Each month the child must make a deposit of at least $25, but not more than $250, with no withdrawals, to get the bonus rate. Otherwise they get 0.01 per cent.

    But the really big catch with the Bankwest account is at the one year anniversary of opening the account, all but one dollar of your child's money is automatically transferred to a Bankwest Children's Savings Account which has a 1 per cent rate for balances under $3000 and two per cent up to $10,000.

    The current rate of inflation is 2.9 per cent, so Bankwest will teach your child that money in the bank loses its spending power fast.

    Commonwealth Bank has always been the market leader in children's banking and still has a school banking programme in 47 per cent of Australian schools.

    CommBank's Youth Saver account offers a reward, such as a handball or pencils, after 10 deposits (of any size) made through the school.

    The school gets a commission from CommBank of five dollars per account opened plus five per cent of deposits...

    To qualify for CommBank's bonus rate of 3.8 per cent, savers must make one deposit (of any size) each month and no withdrawals. The base rate is 0.01 per cent. There are no fees.

    Suncorp's Kids Savings Account is the only children's account that allows kids to make a withdrawal (one per month) and still earn a significant rate of 4.0 per cent. However they must still make a monthly deposit of $20.

    It's also worth noting that Suncorp charge a five per cent coin counting fee. Suncorp say they won't charge children that fee, however that exception is not in writing anywhere in the product disclosure documents.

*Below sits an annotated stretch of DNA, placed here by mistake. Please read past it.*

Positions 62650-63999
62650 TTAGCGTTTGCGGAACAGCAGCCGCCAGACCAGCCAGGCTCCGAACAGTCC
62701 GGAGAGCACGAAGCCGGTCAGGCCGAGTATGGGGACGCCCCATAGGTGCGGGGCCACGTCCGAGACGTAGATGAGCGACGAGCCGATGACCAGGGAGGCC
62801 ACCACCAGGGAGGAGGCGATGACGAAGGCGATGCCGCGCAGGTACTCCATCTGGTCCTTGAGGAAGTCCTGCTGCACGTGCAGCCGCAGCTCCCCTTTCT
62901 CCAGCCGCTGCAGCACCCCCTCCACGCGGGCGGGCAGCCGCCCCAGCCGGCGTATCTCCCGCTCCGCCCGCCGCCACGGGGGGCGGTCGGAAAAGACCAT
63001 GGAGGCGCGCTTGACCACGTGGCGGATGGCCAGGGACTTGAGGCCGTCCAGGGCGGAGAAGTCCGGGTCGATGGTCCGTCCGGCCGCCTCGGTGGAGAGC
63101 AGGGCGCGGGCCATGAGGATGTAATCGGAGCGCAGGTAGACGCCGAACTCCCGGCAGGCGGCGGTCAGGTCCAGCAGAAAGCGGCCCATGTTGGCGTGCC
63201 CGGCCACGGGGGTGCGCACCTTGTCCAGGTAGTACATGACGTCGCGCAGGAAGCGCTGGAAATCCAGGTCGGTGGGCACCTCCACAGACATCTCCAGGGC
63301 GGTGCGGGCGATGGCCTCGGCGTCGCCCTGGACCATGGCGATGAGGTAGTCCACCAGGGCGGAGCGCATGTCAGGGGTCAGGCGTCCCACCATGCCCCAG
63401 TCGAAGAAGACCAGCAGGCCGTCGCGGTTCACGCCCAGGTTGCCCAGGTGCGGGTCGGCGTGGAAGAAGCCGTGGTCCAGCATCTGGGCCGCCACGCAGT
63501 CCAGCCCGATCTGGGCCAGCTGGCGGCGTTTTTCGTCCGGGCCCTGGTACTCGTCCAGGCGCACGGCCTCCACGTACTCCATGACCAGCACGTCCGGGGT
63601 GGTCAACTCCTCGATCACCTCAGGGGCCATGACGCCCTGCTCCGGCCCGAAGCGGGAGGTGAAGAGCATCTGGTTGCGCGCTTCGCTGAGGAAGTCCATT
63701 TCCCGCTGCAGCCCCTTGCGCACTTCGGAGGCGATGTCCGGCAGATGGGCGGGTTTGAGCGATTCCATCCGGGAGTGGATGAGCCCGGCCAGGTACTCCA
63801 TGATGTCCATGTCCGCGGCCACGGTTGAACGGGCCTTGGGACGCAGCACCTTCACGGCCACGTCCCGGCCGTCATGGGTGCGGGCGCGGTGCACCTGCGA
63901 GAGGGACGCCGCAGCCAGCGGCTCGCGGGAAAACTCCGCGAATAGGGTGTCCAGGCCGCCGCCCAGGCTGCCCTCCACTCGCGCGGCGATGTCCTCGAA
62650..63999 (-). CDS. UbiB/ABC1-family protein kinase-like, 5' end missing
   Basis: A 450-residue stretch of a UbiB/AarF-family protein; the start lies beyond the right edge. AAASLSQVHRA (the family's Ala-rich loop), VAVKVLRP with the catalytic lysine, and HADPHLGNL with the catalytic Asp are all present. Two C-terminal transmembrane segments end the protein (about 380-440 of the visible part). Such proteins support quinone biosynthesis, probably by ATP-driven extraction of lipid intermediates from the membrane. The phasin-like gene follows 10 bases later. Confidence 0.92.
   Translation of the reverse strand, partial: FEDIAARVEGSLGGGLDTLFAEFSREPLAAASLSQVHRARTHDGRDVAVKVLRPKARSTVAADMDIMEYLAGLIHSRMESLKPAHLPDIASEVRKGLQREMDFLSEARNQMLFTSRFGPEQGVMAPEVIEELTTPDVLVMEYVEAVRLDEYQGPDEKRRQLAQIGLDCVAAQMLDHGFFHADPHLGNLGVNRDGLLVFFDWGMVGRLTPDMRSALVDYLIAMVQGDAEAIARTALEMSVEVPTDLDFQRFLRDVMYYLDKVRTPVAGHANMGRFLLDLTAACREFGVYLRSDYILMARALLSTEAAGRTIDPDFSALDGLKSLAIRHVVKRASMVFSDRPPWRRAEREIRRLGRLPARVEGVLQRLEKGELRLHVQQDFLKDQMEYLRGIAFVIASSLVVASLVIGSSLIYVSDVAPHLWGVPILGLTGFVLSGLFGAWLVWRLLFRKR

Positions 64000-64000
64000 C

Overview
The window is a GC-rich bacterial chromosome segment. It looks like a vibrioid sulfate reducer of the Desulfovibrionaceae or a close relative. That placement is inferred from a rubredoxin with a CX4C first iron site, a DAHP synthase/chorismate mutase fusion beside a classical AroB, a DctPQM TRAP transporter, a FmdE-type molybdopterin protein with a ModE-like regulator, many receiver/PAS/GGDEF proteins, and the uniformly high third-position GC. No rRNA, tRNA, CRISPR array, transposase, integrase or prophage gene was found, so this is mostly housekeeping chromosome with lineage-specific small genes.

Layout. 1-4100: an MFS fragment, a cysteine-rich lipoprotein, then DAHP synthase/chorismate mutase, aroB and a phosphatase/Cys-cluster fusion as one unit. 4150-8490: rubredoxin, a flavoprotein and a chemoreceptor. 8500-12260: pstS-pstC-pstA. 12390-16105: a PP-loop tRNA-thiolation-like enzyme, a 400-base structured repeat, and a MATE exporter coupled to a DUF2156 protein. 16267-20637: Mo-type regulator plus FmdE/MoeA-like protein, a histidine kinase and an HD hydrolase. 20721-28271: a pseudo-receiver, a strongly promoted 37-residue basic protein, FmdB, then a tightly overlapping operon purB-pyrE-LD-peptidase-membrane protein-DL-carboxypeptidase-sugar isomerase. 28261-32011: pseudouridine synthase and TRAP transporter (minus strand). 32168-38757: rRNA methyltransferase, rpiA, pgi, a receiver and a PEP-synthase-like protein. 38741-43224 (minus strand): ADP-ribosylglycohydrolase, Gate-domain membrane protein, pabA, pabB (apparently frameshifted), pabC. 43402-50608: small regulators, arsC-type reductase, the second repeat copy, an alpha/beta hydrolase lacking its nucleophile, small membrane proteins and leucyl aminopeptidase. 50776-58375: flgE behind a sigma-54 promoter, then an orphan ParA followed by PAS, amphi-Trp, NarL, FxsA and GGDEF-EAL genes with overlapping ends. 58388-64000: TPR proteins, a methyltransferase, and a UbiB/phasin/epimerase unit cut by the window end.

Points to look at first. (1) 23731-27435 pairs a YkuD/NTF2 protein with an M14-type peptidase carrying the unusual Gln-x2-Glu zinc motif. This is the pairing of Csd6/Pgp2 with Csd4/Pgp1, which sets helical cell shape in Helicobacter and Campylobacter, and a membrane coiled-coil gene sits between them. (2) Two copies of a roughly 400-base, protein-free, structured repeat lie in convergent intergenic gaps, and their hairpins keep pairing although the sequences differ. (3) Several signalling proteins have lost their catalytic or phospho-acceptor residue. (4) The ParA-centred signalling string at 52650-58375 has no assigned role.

ANZ and Westpac also have reasonable kids saving accounts but both have base interest rates of 0.01 per cent.

    Westpac's PayPig app helps teach kids about saving. St George also have app for kids called Little Savers

    National Australia Bank has given up on this market completely and no longer offers savings accounts specifically for kids.

    Choice's verdict?

    The two accounts with very high headline rates - the CUA and Bankwest accounts - both have big disadvantages.

    One of the big banks - CommBank, ANZ or Westpac - may be your best option concludes Choice because at least they offer your child the experience of a face-face banking experience with their thousands of branches.

    CommBank's school program is still the stand-out educational experience and now Commonwealth Bank is rolling out an app for parents to pay for school lunches and fees.

    Jason Bryce
    Business & Finance Journalist

    Have your say on this story - do you use any of these bank accounts for your child - or a different one? Make a comment below!

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    go to Jason Bryce's Biography